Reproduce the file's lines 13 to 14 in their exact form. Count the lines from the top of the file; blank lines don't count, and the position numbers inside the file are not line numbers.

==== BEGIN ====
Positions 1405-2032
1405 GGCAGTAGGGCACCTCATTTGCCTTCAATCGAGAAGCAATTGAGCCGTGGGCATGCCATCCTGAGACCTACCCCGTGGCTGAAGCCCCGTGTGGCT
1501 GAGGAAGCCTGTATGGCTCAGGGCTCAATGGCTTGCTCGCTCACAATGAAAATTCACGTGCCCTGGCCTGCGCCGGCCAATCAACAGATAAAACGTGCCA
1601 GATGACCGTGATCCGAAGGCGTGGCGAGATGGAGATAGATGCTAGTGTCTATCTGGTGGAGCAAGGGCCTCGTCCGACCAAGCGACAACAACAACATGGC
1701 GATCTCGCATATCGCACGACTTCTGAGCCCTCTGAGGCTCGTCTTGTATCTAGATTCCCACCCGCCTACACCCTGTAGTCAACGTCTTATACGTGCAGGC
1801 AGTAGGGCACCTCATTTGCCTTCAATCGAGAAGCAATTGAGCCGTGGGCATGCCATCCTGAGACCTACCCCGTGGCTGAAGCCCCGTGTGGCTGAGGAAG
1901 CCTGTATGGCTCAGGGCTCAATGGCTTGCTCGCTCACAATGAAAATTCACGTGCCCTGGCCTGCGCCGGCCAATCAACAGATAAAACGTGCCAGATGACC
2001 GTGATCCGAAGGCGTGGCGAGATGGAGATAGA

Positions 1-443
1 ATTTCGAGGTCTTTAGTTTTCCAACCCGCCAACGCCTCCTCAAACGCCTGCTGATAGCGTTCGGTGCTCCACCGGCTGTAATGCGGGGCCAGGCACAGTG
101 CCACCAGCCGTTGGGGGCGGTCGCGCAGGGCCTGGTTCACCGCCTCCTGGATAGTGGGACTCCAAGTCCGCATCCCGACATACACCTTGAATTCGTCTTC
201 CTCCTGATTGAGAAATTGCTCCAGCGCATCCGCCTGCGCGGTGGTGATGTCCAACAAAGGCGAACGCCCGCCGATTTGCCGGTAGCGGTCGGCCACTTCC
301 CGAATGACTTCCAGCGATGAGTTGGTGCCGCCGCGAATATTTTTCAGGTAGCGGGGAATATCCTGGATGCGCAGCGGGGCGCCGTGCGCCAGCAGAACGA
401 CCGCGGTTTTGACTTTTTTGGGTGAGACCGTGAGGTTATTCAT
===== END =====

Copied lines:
301 CGAATGACTTCCAGCGATGAGTTGGTGCCGCCGCGAATATTTTTCAGGTAGCGGGGAATATCCTGGATGCGCAGCGGGGCGCCGTGCGCCAGCAGAACGA
401 CCGCGGTTTTGACTTTTTTGGGTGAGACCGTGAGGTTATTCAT